Last October, with Rev. Heng Sure and Audrey-Sheetal-Khush, the soil was tilled in Poland. This time, the pumped-up crew of Iwona, Piotr, Maja and Natalia hosted a non-stop weekend with a public talk, a 9-hour “Awakin Festival”, followed by the first Karma Kitchen in Warsaw. The monastery that hosted the festival wants to keep the festival going every quarter; the restaurant owner, who hosted KK as a self-described skeptic, is ready to host “anytime” now; the most recent Awakin Circle in Warsaw attracted a whole bunch of new people. Jasky, who flew in just to volunteer, is now exploring a Karma Kitchen in Paris. You can imagine all that is bound to unfold there.
Prior to Europe was India – and I won't even begin to describe what happened in my 7 city, 10-day travels. :)
Twenty days of this. Really, twenty years of ServiceSpace. And one can imagine why I’m sitting at a café in a Warsaw with a moment of awe. Of reverence.
Still, those ripples aren’t all that significant. That is only a symptom.
What catalyzed these ripples is the process. Not having agenda means you have to constantly assume value everywhere; for every person you meet in the elevator that creates a film, there will be 99 others that won’t. Not relying on your own money means you have to wait until conditions ripen and offerings are made organically; you don’t get to align invitations with your timeline and wish-list, but vice-versa. Trust in the divine clock, as they say. Not having staff means that you have to constantly serve until you build deep ties; if you don’t put others interests before yours, your affinities will run dry.
With beaming gratitude, local people everywhere hear the echo of these ideals and serve so enthusiastically. In Mumbai, for instance, when they had 100 RSVP's for an Awakin Circle, four mothers came together to cook for everyone, because somewhere along the way, their kids were not only transformed by ServiceSpace but they felt it in their relationships to them. In Austria, Christine’s neighbor hand-made the cushions we sat on; another non-meditating neighbor hand-picked her a bunch of tomatoes. All this emergence is miles away from a lets-get-this-done project -- rather, it’s a process with intricately interwoven roots. Beyond people merely coming together, it feels like an organic magnetization of a deep community heading towards noble friendship. A synergy of spirit perhaps.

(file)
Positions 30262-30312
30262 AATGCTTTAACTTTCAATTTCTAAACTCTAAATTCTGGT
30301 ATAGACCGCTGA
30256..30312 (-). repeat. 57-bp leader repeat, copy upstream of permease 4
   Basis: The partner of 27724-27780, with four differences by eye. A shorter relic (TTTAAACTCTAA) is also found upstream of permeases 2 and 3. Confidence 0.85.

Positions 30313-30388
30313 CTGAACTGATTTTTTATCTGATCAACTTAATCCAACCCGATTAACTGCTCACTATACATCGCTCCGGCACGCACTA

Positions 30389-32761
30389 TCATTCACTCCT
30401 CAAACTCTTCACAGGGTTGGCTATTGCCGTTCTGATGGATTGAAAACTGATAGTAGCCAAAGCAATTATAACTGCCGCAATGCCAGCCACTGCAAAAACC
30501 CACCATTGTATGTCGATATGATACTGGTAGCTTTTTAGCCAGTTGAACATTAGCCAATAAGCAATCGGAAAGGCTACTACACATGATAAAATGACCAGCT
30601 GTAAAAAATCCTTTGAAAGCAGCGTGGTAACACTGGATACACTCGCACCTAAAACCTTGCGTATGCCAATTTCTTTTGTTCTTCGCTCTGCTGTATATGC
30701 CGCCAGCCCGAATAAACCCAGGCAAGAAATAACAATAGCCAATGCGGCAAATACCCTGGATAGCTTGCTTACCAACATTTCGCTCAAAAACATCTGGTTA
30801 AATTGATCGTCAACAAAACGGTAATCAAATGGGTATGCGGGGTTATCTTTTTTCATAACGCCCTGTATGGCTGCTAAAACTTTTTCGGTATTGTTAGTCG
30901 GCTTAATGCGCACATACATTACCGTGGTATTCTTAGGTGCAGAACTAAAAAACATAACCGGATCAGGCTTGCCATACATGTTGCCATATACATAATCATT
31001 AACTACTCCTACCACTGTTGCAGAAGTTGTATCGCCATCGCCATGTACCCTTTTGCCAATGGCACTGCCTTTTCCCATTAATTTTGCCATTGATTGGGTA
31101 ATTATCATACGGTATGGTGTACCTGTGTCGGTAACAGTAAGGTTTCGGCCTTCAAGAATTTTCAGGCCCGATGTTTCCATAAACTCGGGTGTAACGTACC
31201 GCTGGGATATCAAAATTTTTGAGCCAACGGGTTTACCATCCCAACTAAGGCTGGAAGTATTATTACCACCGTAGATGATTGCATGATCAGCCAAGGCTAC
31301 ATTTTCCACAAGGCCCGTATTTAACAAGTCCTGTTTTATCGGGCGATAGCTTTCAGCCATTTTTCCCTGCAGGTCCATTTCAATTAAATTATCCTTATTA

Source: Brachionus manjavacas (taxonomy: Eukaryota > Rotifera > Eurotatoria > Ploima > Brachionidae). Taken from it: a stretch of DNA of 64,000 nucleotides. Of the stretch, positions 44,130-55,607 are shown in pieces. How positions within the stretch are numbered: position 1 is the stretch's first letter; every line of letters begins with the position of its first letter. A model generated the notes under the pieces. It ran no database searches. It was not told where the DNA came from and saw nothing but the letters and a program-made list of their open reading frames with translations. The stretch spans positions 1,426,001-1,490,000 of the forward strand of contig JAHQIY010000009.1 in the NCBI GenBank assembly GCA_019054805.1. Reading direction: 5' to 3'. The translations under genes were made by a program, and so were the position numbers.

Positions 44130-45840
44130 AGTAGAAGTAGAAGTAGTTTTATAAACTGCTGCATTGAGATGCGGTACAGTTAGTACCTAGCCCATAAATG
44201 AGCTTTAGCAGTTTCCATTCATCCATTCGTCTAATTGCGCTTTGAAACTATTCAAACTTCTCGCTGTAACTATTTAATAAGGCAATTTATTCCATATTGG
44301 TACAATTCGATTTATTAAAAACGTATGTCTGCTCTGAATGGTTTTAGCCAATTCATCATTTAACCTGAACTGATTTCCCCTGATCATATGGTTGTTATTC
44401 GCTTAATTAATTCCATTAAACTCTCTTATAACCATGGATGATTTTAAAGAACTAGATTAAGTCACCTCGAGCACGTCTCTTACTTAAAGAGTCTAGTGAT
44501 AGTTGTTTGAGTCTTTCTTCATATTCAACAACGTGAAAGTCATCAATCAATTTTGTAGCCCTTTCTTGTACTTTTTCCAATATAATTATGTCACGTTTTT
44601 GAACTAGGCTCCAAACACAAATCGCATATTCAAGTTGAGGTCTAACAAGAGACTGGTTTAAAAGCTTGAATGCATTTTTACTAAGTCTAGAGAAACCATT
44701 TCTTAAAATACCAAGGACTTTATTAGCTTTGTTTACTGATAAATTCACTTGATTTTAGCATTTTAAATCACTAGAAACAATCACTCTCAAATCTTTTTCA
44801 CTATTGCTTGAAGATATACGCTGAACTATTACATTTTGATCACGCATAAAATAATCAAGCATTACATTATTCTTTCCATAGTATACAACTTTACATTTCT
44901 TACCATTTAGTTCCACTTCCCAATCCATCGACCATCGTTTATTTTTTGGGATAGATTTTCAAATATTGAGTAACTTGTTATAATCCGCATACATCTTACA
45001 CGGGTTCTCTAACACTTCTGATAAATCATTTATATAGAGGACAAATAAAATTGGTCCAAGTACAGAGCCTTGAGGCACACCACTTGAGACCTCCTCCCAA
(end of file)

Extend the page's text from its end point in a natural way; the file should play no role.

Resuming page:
Hence, the process: serve with an untiring mind, trust the timing of emergence, and take refuge in your affinities.
Simple and ancient. And filled with great joy.
Last time I was in Vienna, someone gifted me an envelope with three hundred Euro notes. I paid it forward to another local giver. Except that he never used it, and discreetly stuffed it into my pocket on this trip: "You might need some of this here," he whispered in my ear.
Prior to speaking at the business summit, I had to walk past a homeless woman a couple of times during the day. By her clothing, she appeared to Muslim; by her demeanor, she appeared to be a mother caught up in an unfortunate circumstance. All day, she just sat there hoping for a few coins. Every time we would cross paths, I would put my hand on my heart to share a silent blessing, and she would do the same. We didn't have any language in common, but her radiant eyes always connected with mine.
The last time I passed by her, I wondered if I had some Euros in my wallet. I didn't. But then, I stumbled into that envelope in my pocket -- with three hundred Euro notes from the last trip. So I took one of them, walked back to her, and slipped it into her lap. She looked at it, and again re-examined it, as I went on my way. I looked back one last time, and her gaze was still directed at me, with compassionate tears in her eyes and blessings in her vibration. I thought of my own mother, and couldn't help but tear up myself.
With a bow of gratitude, in reverence to emergence, the beat goes on.